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Mondays & Wednesdays, 1-2 pm | Location: TBA
Enrollment: Limited to 27 students.
A survey of major English authors and works from Beowulf to Paradise Lost, including Chaucer’s Canterbury Tales; Sir Gawain and the Green Knight; Sir Thomas Malory’s Morte d’Arthur; Middle English ballads and songs; Renaissance lyric poetry from Sir Thomas Wyatt and the Earl of Surrey to Sir Philip Sidney, William Shakespeare, John Donne, George Herbert and Andrew Marvell; and plays by Shakespeare’s contemporaries, Christopher Marlowe, Ben Jonson, and John Webster.
Note: Be sure to attend first class meeting to be considered for admittance.Read more »
Tuesdays & Thursdays, 11-12 | Location: TBA
Large portions of the Latin Bible were translated into Old English in the centuries before 1066. Some efforts, like that of Aelfric (10th century), were cautious and painstakingly literal because of the anxiety associated with any departure from the Latin text.
Note: This course, when completed with an honors grade and in combination with English 103g, fulfills the College language requirement and the English Department’s Foreign Literature requirement.Read more »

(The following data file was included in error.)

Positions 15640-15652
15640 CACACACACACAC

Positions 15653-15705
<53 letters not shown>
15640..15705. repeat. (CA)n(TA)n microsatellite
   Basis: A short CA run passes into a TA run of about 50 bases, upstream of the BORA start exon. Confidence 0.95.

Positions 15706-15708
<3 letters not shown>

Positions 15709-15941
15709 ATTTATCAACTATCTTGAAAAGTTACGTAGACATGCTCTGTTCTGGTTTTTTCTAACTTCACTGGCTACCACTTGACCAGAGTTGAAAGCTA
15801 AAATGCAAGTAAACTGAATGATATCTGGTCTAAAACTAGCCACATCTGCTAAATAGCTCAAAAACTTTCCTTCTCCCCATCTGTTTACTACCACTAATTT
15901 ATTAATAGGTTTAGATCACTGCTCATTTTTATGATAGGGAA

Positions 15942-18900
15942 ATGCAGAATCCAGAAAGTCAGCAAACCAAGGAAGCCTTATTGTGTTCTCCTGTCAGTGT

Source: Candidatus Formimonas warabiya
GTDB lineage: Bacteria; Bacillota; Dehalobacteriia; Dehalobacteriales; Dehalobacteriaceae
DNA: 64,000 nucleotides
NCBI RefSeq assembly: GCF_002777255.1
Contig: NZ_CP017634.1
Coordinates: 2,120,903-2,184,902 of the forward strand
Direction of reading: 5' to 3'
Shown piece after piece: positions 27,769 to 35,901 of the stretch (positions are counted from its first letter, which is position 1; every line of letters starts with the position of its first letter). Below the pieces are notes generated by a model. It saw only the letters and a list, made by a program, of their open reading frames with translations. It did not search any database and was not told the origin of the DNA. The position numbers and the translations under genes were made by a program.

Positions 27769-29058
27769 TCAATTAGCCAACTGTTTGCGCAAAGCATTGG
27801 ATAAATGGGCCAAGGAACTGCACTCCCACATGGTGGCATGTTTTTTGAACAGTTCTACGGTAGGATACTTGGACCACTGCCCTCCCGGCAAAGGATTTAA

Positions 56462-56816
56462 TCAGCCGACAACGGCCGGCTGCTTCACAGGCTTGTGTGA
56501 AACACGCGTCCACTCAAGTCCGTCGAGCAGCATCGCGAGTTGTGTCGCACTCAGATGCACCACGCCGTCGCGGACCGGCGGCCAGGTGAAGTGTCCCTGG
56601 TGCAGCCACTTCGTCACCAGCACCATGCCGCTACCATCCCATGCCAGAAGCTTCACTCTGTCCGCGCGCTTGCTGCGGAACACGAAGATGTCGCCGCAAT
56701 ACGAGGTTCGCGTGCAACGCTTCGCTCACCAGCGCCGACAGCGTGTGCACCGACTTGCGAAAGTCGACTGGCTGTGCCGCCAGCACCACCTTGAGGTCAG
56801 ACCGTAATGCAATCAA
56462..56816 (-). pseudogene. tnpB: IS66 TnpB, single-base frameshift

Mondays & Wednesdays, 11 am-12 pm | Location: TBA
The early comedies, tragedies, and histories, considered in the context of the origins of the English stage and the conventions of Elizabethan drama. Particular attention paid to Shakespeare’s development as a dramatist, and to poetic expression, thematic design, stagecraft, and character portrayal in plays.
Note: Formerly AIU 55.Read more »
Mondays & Wednesdays, 11-12 | Location: TBA
The rise of the novel, seen through eighteenth-century fiction by Defoe, Haywood, Richardson, Fielding, Sterne, and Jane Austen. Through fiction, we can live out our highest aspirations and blackest fantasies; we can imaginatively enter the minds of others and inhabit strange, sometimes terrifying alternate realities. The early novel was preoccupied with such possibilities for dislocation and change: what happens when a character ventures far from home, and how can someone rise or fall in the world? Alongside these issues, we will explore the paradoxes of “realism,” the problems of gender and class, and the sheer pleasure of reading fiction.Read more »